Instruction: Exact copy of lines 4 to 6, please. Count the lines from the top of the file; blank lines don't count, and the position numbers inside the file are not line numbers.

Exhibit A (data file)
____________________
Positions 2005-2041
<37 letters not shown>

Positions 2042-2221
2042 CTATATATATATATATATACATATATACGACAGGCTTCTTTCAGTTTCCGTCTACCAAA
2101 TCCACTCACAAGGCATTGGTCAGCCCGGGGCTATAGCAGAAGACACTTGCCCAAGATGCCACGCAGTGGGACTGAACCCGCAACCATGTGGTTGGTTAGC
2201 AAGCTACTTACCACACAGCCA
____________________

2042 CTATATATATATATATATACATATATACGACAGGCTTCTTTCAGTTTCCGTCTACCAAA
2101 TCCACTCACAAGGCATTGGTCAGCCCGGGGCTATAGCAGAAGACACTTGCCCAAGATGCCACGCAGTGGGACTGAACCCGCAACCATGTGGTTGGTTAGC
2201 AAGCTACTTACCACACAGCCA